U.S. President Barack Obama has announced that the United States will keep 8,400 troops in Afghanistan through the end of his administration early next year, slowing the planned drawdown of the American military presence in the country.
Announcing the decision from the White House on July 6, Obama said the security situation in Afghanistan was "precarious."
He said the Taliban remains a "threat" in the country and that Afghan government security forces are still not as strong as they need to be.
Afghan President Ashraf Ghani welcomed Obama's decision, saying on Twitter that it shows “continued partnership [between] our nations to pursue our common interests."
Obama had previously planned to drop troop levels from the current 9,800 to 5,500 troops by the end of 2016, but Washington has been forced to wrestle with its exit strategy as Afghan forces continue to struggle against a resurgent Taliban.
According to recent UN estimates, the extremist group currently controls more territory in Afghanistan than at any time since the U.S.-led invasion of the country in 2001.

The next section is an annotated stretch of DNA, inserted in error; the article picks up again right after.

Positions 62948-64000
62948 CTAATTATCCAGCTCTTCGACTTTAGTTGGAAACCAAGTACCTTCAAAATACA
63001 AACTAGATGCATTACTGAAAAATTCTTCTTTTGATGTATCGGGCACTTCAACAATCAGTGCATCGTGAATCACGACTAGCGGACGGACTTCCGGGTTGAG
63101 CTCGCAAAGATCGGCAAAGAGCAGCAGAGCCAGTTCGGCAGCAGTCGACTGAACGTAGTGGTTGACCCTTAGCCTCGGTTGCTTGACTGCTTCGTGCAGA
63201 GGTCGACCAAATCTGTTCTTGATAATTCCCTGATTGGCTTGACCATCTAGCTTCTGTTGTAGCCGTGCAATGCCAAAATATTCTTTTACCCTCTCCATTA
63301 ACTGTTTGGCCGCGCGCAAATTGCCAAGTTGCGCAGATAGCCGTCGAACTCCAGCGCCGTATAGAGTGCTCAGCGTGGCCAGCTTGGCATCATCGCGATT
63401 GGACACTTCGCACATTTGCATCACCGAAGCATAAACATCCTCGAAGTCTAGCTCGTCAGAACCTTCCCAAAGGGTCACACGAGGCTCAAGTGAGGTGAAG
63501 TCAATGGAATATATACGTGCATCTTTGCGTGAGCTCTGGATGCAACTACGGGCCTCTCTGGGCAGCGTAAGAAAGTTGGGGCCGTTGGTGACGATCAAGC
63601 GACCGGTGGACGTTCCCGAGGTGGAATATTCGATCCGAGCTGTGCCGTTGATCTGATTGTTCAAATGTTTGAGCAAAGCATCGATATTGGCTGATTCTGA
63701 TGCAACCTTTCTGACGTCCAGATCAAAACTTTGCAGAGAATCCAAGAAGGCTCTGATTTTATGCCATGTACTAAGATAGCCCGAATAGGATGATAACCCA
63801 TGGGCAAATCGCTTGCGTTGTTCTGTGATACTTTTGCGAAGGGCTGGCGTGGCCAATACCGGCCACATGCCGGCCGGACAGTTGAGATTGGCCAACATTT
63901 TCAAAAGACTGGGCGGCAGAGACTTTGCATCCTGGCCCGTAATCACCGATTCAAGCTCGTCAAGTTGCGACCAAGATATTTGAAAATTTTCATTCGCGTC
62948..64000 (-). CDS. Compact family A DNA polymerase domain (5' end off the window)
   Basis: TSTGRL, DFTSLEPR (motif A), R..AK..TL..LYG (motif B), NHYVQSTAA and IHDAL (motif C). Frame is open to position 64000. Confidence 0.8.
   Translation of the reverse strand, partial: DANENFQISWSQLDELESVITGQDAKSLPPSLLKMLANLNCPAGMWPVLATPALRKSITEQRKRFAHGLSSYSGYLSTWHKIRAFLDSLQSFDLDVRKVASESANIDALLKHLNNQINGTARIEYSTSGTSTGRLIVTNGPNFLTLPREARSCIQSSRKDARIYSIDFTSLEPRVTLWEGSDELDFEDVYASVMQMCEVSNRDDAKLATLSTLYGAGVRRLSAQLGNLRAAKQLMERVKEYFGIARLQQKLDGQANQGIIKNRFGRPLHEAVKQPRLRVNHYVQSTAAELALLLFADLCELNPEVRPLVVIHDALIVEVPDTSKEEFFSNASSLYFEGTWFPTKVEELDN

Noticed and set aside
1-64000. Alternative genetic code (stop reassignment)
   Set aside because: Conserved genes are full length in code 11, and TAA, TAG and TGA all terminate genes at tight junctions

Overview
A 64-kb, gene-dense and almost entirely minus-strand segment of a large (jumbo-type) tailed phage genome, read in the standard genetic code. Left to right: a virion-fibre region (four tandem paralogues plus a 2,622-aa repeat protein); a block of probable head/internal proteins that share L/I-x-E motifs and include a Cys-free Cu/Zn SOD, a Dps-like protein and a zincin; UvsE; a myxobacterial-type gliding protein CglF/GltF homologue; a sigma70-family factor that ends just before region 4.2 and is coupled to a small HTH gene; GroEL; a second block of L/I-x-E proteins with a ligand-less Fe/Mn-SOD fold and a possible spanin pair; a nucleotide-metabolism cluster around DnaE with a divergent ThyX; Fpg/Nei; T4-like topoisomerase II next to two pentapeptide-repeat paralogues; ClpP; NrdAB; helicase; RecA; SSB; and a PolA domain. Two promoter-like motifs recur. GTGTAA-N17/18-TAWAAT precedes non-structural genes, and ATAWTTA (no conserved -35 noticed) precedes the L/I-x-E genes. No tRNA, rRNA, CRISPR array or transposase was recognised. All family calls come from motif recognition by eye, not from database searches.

"It is in our national security interest -- especially after all the blood and treasure we've invested in Afghanistan over the years -- that we give our Afghan partners the very best opportunity to succeed," Obama said while standing next to top U.S. military leaders.
The decision will leave the planned troop levels in place until Obama's successor takes office in January 2017.
"The decision I'm making today ensures that my successor has a solid foundation for progress in Afghanistan, as well as the flexibility to address the threat of terrorism as it evolves," he said.
Obama, who came to the White House in 2009 pledging wind down the nation's wars in Afghanistan and Iraq, said the role of American forces in Afghanistan would remain the same -- advising and training Afghan security forces and backing counterterrorism operations against the Taliban and other armed groups.
"We are no longer engaged in a major ground war in Afghanistan," he said.
Obama's announcement follows a call last month from a group of former U.S. ambassadors and commanders in Afghanistan to "freeze" the current troop level at 9,800 through the end of his presidency.
"l firmly believe the decision I'm announcing is the right thing to do," the president said.
"The United States has maintained a steadfast commitment to our Afghan partners, and President Obama's decision today is firmly in keeping with that enduring commitment," Defense Secretary Ash Carter said in a statement.
Based on reporting by Reuters, AFP, and AP